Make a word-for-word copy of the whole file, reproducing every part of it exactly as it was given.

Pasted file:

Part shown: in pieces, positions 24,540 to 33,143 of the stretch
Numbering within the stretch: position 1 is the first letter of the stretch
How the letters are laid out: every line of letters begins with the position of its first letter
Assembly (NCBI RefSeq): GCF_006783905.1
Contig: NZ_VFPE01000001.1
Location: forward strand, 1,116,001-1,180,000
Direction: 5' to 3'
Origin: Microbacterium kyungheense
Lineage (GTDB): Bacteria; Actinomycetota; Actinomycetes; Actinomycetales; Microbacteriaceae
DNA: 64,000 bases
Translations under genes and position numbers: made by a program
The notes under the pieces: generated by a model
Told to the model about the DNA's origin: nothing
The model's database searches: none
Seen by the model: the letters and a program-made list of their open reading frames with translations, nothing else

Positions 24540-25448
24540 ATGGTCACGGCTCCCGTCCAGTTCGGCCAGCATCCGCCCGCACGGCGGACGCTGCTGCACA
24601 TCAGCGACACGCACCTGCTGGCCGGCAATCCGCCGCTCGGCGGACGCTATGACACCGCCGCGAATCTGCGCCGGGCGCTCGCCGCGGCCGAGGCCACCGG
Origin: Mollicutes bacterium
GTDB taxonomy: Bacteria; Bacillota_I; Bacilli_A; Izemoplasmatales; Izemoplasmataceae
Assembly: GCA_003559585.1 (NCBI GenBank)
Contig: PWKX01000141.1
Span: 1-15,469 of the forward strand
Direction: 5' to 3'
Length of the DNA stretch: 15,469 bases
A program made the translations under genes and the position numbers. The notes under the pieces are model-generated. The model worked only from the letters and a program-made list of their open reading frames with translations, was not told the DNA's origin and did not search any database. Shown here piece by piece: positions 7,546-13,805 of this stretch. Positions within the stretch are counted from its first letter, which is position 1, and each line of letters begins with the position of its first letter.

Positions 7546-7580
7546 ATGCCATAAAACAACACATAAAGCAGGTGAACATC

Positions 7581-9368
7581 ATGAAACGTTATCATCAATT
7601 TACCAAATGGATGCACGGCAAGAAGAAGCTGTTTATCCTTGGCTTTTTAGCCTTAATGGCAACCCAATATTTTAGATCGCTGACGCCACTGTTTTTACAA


Part shown: in pieces, positions 24,540 to 33,143 of the stretch
Numbering within the stretch: position 1 is the first letter of the stretch
How the letters are laid out: every line of letters begins with the position of its first letter
Assembly (NCBI RefSeq): GCF_006783905.1
Contig: NZ_VFPE01000001.1
Location: forward strand, 1,116,001-1,180,000
Direction: 5' to 3'
Origin: Microbacterium kyungheense
Lineage (GTDB): Bacteria; Actinomycetota; Actinomycetes; Actinomycetales; Microbacteriaceae
DNA: 64,000 bases
Translations under genes and position numbers: made by a program
The notes under the pieces: generated by a model
Told to the model about the DNA's origin: nothing
The model's database searches: none
Seen by the model: the letters and a program-made list of their open reading frames with translations, nothing else

Positions 24540-25448
24540 ATGGTCACGGCTCCCGTCCAGTTCGGCCAGCATCCGCCCGCACGGCGGACGCTGCTGCACA
24601 TCAGCGACACGCACCTGCTGGCCGGCAATCCGCCGCTCGGCGGACGCTATGACACCGCCGCGAATCTGCGCCGGGCGCTCGCCGCGGCCGAGGCCACCGG
Origin: Mollicutes bacterium
GTDB taxonomy: Bacteria; Bacillota_I; Bacilli_A; Izemoplasmatales; Izemoplasmataceae
Assembly: GCA_003559585.1 (NCBI GenBank)
Contig: PWKX01000141.1
Span: 1-15,469 of the forward strand
Direction: 5' to 3'
Length of the DNA stretch: 15,469 bases
A program made the translations under genes and the position numbers. The notes under the pieces are model-generated. The model worked only from the letters and a program-made list of their open reading frames with translations, was not told the DNA's origin and did not search any database. Shown here piece by piece: positions 7,546-13,805 of this stretch. Positions within the stretch are counted from its first letter, which is position 1, and each line of letters begins with the position of its first letter.

Positions 7546-7580
7546 ATGCCATAAAACAACACATAAAGCAGGTGAACATC

Positions 7581-9368
7581 ATGAAACGTTATCATCAATT
7601 TACCAAATGGATGCACGGCAAGAAGAAGCTGTTTATCCTTGGCTTTTTAGCCTTAATGGCAACCCAATATTTTAGATCGCTGACGCCACTGTTTTTACAA